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The Space Density of Extended Ultraviolet (XUV) Disks in the Local Universe and Implications for Gas Accretion onto Galaxies

Lemonias, Jenna J. and Schiminovich, David and Thilker, David and Wyder, Ted K. and Martin, D. Christopher and Seibert, Mark and Treyer, Marie A. and Bianchi, Luciana and Heckman, Timothy M. and Madore, Barry F. and Rich, R. Michael (2011) The Space Density of Extended Ultraviolet (XUV) Disks in the Local Universe and Implications for Gas Accretion onto Galaxies. Astrophysical Journal, 733 (2). Art. No. 74. ISSN 0004-637X. http://resolver.caltech.edu/CaltechAUTHORS:20110607-083832342

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Abstract

We present results of the first unbiased search for extended ultraviolet (XUV)-disk galaxies undertaken to determine the space density of such galaxies. Our sample contains 561 local (0.001 < z < 0.05) galaxies that lie in the intersection of available Galaxy Evolution Explorer (GALEX) deep imaging (exposure time >1.5 × 10^4 s) and Sloan Digital Sky Survey DR7 footprints. We explore modifications to the standard classification scheme for our sample that includes both disk- and bulge-dominated galaxies. Visual classification of each galaxy in the sample reveals an XUV-disk frequency of up to 20% for the most nearby portion of our sample. On average over the entire sample (out to z = 0.05) the frequency ranges from a hard limit of 4%-14%. The GALEX imaging allows us to detect XUV disks beyond 100 Mpc. The XUV regions around XUV-disk galaxies are consistently bluer than the main bodies. We find a surprisingly high frequency of XUV emission around luminous red (NUV-r > 5) and green valley (3 < NUV-r < 5) galaxies. The XUV-disk space density in the local universe is >(1.5-4.2) × 10^(–3) Mpc^(–3). Using the XUV emission as an indicator of recent gas accretion, we estimate that the cold gas accretion rate onto these galaxies is >(1.7-4.6) × 10^(–3) M_⊙ Mpc^(–3) yr^(–1). The number of XUV disks in the green valley and the estimated accretion rate onto such galaxies points to the intriguing possibility that 7%-18% of galaxies in this population are transitioning away from the red sequence.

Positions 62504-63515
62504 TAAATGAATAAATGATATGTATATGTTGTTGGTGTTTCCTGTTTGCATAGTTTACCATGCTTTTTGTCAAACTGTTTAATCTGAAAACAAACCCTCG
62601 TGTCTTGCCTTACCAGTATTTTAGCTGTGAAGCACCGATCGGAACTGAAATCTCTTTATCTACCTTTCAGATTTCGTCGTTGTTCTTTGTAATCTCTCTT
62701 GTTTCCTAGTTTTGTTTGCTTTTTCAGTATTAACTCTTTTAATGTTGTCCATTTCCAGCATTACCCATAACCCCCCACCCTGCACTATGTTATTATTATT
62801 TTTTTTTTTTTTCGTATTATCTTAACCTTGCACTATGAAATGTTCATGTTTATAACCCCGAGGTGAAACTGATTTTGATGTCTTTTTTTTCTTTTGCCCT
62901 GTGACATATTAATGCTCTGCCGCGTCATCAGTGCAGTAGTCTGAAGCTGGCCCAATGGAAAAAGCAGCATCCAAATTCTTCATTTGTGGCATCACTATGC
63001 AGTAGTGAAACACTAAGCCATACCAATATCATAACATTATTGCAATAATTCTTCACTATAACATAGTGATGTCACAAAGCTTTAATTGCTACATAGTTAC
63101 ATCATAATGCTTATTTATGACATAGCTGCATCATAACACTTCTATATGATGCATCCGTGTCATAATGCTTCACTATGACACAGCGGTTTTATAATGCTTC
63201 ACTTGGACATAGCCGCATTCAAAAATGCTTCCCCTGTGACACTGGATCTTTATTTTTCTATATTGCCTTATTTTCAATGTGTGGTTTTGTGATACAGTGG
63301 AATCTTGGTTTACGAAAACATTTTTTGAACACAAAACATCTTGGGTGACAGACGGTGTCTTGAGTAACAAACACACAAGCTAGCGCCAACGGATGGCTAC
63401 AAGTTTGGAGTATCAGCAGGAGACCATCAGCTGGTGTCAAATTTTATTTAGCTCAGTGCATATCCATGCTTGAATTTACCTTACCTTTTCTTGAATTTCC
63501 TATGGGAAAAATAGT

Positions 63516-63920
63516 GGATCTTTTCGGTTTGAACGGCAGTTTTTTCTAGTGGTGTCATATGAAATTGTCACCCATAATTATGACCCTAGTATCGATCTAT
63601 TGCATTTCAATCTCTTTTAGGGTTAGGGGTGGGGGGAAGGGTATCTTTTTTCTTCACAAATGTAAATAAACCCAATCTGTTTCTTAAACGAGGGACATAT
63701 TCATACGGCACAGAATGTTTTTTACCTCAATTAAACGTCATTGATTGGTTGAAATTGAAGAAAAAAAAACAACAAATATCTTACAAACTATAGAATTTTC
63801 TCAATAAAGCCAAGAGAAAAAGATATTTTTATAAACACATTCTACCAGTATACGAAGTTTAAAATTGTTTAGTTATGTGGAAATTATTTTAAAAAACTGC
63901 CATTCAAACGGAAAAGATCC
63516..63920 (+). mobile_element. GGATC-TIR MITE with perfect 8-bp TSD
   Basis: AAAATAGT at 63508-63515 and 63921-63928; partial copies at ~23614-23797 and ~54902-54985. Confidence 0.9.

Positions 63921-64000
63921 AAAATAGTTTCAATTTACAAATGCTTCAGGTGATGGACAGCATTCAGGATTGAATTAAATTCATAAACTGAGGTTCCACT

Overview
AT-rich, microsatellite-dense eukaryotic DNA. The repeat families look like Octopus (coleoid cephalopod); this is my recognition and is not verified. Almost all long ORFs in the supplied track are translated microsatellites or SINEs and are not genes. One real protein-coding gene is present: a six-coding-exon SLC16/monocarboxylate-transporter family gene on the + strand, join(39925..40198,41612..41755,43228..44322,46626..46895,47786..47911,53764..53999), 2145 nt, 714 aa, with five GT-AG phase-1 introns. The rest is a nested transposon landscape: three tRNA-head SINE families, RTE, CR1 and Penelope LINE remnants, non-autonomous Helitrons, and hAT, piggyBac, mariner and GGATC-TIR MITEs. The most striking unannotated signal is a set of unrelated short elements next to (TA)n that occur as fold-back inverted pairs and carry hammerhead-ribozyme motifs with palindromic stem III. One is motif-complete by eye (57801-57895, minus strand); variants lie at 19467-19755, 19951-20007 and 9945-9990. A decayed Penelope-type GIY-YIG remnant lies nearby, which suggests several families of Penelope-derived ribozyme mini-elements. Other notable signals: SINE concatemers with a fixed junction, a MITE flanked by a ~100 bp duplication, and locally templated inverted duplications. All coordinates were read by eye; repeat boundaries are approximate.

Item Type:Article
Related URLs:
URLURL TypeDescription
http://dx.doi.org/10.1088/0004-637X/733/2/74DOIArticle
http://iopscience.iop.org/0004-637X/733/2/74PublisherArticle
ORCID:
AuthorORCID
Madore, Barry F.0000-0002-1576-1676